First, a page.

4. Labia majora cosmetic volume enhancement with autologous fat transfer

4.1. Introduction

The surgical aesthetic management of the vulva is poorly understood and as a result it is often neglected by gynecologists and cosmetic surgeons. Factors explaining the reluctance to treat these women include the scarcity of medical literature detailing operative techniques for the cosmetic enhancement of the labia majora and mons pubis and the surgeon's concern of creating sexual dysfunction as a result of the surgery.

Women seeking cosmetic improvement of the labia majora and mons pubis can be divided into two distinctive groups. The first group includes those women who request the correction of large and ptotic labia majora and mons pubis related to unsightly fat deposits that may persists even after dramatic weight loss, as is frequently seen after bariatric surgery. The second group are those who seek cosmetic surgical help to improve labia majora volume loss, secondary to both age and weight loss that result in ptotic and deflated labia majora with looseness and wrinkling of the overlying skin. Patients belonging to the second group can be effectively treated using autologous fat transfer for the volume enhancement of the labia majora.

4.2. Anatomical considerations

The vulva is composed of the labia majora and the mons pubis. The labia majora consist of skin and appendages, including hair follicles, sebaceous glands, sweat gland, and two prominent swellings on both sides of the vulva - the result of sub-dermal fat deposits. The two labia come together in the midline creating the anterior commissure, and posteriorly at the perineum the two labia also come together creating the posterior commissure.

The majority of the tissue beneath the skin of the labia majora is fat (95 %) through which course numerous superficial vessels and nerves. The next layer is composed by a fibro-condensation of fat called the Colles's fascia. The thin bulbo-cavernosus muscle is found beneath the Colles's fascia. The bulbocavernosus muscles cover the very vascular vestibular bulbs. These vascular structures have a typical bluish hue - the result of the venous blood held within the sinuses. The Bartholin's glands are partially covered by the posterior ends of the vestibular bulbs. The vascular and neural supply of the vulva originates from both the internal and external pudendal arteries and nerves. The posterior femoral cutaneous, ilioinguinal and genital femoral nerves also supply areas of the vulva. [72]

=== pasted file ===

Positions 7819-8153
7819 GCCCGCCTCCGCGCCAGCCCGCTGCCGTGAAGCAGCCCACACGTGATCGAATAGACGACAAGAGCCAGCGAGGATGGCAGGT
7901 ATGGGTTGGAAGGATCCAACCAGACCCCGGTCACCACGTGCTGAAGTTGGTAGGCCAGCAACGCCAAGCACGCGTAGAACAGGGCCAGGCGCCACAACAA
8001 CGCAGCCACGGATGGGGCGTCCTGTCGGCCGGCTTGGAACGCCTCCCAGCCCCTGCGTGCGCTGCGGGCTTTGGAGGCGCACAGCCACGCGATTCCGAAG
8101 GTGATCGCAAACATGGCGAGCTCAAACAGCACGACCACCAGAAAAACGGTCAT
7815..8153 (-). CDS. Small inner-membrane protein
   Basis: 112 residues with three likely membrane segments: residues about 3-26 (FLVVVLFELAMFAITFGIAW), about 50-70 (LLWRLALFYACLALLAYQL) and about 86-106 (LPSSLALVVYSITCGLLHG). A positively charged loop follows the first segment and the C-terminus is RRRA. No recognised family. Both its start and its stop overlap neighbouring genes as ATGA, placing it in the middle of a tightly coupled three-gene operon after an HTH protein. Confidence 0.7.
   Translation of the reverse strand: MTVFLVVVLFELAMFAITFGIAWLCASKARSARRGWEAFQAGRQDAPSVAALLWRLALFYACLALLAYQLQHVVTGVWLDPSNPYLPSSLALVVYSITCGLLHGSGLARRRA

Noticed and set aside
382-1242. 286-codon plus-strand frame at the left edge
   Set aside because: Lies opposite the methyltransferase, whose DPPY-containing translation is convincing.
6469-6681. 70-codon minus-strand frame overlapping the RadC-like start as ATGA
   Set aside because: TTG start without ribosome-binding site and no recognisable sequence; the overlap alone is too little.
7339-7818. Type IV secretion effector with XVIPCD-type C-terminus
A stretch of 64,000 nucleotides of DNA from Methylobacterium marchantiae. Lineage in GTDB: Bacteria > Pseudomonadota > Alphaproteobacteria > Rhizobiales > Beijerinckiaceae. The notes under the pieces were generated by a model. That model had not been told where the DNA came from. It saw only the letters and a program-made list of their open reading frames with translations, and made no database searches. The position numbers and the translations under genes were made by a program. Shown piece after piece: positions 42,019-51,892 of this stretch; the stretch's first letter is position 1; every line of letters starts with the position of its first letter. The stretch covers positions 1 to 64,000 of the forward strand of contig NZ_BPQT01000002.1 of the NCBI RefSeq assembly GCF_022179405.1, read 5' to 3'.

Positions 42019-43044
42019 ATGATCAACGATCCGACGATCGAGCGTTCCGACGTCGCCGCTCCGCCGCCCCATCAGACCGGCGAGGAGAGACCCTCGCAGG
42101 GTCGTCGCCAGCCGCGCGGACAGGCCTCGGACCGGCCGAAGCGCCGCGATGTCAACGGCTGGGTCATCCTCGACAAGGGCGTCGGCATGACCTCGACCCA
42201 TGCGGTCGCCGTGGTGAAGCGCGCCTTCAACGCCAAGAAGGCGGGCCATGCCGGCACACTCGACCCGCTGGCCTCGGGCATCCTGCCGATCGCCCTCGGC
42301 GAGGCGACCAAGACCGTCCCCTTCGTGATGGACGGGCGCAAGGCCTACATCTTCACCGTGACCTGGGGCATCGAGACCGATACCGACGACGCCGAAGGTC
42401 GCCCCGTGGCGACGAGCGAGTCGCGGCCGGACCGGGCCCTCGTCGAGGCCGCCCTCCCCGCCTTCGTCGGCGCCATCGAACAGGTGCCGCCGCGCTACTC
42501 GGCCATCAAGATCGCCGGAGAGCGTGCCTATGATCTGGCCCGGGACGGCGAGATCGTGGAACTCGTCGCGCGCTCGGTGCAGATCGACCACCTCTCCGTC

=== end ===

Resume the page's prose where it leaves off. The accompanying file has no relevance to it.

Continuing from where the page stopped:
4.3. Technique

4.3.1. Fat harvesting

Tumescent anesthesia (a combination of lidocaine, epinephrine, and sodium bicarbonate in a bag of saline solution) is infiltrated in the area were the fat will be removed. Typical donor sites are the medial aspect of the knee, the abdomen, and hips A sufficient amount of fat is harvested from a suitable site under sterile conditions by liposuction under low negative pressure using 3 mm suction cannulas or by syringe. When the syringe technique is used, a small diameter (2 mm) blunt cannula with a lateral distal opening is connected to a 10 cc or 20 cc Luer-Lok syringe for the fat harvesting.

4.3.2. Fat preparation